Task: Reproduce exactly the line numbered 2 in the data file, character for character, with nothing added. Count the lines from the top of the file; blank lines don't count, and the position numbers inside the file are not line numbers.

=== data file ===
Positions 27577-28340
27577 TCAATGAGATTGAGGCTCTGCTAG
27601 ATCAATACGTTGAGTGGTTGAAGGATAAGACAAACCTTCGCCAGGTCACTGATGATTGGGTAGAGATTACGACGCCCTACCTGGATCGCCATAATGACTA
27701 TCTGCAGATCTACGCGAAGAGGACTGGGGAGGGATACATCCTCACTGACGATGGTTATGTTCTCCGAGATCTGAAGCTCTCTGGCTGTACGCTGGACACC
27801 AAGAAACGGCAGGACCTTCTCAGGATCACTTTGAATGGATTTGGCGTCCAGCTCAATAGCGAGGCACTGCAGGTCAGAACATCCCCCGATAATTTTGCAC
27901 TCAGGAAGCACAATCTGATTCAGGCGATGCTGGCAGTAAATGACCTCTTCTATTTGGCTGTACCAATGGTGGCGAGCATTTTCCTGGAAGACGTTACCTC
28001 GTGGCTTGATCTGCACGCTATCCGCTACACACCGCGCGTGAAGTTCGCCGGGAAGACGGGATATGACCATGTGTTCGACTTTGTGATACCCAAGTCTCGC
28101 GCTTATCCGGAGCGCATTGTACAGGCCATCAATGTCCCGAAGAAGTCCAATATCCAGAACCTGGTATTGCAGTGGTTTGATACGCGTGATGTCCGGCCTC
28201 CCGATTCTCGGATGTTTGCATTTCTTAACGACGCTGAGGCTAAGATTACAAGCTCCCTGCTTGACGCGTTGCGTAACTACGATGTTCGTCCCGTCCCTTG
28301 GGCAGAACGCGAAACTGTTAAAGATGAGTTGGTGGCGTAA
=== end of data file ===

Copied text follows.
27577 TCAATGAGATTGAGGCTCTGCTAG